Julia Lee’s musical career coincides with the very beginning of Kansas City Jazz in the 1920s. She was featured with her brother George E. Lee’s band and made her first recordings in 1927. In 1935 she began a solo career at Milton Morris’ new club known as The Tap Room.
Milton was a long-time fixture of the Kansas City nightlife scene beginning with the Hey Hay Club in the 1920s and continuing through the 1980s with Milton’s Tap Room. Julia Lee was his regular attraction for many years. Julia didn’t like to travel so she elected to stay in Kansas City long after the Pendergast-controlled nightlife scene was over.
She was married to Frank Duncan who was the star catcher and manager of the Kansas City Monarchs baseball team.
She performed all kinds of material but was most well known for her double-entendre songs such as “King Size Papa,” “Snatch and Grab It” and “My Man Stands Out.” Julia was one of the last Kansas City musicians who enjoyed national success after the fall of the Pendergast Machine. The fall happened at the end of 1938 when the clean-up began in earnest. Pendergast was indicted for income tax evasion and just like that the glory years of Kansas City Jazz were all but over.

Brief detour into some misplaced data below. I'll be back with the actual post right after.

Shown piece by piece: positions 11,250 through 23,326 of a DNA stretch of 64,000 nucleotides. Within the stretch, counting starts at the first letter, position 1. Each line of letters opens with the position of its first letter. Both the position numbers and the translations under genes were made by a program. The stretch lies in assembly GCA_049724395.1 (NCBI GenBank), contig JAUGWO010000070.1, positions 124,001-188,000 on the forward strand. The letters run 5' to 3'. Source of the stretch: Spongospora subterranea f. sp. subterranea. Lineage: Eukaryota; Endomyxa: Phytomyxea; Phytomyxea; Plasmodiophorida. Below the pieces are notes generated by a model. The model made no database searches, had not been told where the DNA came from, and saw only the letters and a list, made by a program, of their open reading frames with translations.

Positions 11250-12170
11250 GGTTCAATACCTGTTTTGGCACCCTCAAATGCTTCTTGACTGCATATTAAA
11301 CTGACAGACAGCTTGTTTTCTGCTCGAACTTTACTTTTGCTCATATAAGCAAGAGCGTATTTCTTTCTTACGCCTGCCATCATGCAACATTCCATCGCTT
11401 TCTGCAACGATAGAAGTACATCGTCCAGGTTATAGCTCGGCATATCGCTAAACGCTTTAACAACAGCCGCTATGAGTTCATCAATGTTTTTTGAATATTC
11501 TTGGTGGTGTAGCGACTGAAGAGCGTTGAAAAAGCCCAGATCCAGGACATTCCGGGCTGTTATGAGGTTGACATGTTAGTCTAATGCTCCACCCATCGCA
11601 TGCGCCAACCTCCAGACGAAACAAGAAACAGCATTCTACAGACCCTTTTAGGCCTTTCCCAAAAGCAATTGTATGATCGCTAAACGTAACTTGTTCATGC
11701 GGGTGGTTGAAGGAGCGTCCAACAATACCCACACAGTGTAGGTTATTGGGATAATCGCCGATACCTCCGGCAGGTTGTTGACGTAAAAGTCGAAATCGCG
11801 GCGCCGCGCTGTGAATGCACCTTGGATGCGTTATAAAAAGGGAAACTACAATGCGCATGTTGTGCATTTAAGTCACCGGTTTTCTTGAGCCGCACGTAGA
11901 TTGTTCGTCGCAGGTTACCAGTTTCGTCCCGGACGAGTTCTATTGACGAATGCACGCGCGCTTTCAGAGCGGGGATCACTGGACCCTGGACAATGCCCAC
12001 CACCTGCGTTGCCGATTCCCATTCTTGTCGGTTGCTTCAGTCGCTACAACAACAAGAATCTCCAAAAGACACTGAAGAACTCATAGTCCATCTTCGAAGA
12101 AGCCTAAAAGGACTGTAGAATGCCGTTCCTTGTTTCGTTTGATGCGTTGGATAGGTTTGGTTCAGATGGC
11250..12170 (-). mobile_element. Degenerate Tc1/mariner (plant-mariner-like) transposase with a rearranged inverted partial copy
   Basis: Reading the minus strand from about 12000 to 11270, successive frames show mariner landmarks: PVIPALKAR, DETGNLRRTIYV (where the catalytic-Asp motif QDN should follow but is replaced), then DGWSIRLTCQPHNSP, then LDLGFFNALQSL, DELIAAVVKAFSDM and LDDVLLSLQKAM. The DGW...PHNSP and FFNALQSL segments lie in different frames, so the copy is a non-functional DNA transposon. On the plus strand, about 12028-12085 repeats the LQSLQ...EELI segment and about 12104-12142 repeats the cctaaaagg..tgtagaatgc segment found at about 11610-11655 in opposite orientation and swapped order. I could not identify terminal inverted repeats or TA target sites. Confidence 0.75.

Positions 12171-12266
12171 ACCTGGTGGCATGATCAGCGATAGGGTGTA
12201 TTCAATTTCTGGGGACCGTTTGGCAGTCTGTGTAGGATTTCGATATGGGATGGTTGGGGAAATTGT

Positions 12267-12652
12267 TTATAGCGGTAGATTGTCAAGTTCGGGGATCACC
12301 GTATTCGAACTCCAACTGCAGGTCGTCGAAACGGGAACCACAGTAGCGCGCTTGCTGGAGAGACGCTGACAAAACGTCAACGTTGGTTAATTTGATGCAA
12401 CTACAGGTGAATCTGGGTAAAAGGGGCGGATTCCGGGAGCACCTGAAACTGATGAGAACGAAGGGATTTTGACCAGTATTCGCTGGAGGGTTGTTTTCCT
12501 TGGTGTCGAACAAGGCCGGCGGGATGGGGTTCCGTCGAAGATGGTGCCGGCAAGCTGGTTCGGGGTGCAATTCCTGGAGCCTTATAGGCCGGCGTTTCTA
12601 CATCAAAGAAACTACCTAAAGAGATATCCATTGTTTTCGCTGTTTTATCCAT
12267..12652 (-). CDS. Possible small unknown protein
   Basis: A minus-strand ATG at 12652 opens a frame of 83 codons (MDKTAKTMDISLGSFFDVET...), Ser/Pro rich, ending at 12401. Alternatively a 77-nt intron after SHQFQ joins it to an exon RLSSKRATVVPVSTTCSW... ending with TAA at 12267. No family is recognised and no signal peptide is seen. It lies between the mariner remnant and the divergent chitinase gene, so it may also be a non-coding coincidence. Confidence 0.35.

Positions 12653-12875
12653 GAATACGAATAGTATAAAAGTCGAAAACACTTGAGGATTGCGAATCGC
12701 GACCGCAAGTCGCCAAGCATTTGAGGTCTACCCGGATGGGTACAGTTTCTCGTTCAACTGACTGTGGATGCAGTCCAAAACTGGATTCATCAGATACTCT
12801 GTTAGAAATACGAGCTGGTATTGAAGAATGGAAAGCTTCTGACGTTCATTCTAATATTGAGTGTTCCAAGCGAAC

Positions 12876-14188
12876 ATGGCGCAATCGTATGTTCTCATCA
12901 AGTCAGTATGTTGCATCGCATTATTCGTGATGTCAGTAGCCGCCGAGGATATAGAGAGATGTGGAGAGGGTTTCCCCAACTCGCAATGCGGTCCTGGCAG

Many of the clubs were padlocked including Milton’s who was shut down because of Julia Lee’s risqué songs. Milton fought the decision and eventually won. He was allowed to re-open and continue to feature the piano and vocals of Julia Lee.
In the early days one of Julia’s biggest supporters was journalist Dave Dexter. In 1944, while Dave was a producer for Capitol Records in Hollywood, he began recording her for the label. Between 1944 and 1952 she recorded fairly prolifically for Capitol usually as Julia Lee and Her Boyfriends. The Boyfriends were always an all-star aggregation including the likes of Benny Carter, Vic Dickenson, Red Norvo, Red Nichols and Red Callender. The mainstay was her long-time Kansas City drummer Sam “Baby” Lovett who made all the sessions.
For Capitol she recorded standards and blues and plenty of the risqué songs she was known for. Some, like “King Size Papa,” became jukebox hits.
In his book, The Jazz Story, Dave Dexter wrote: “As Julia’s producer for seven years, it was a labor of love for me to select songs, assemble musicians and try to capture her good-natured piano and vocal talents on record.” At times she was Waller-ish, at times Morton-ish, but her delightful rhythm piano and husky vocals could always be quickly identified as Julia Lee.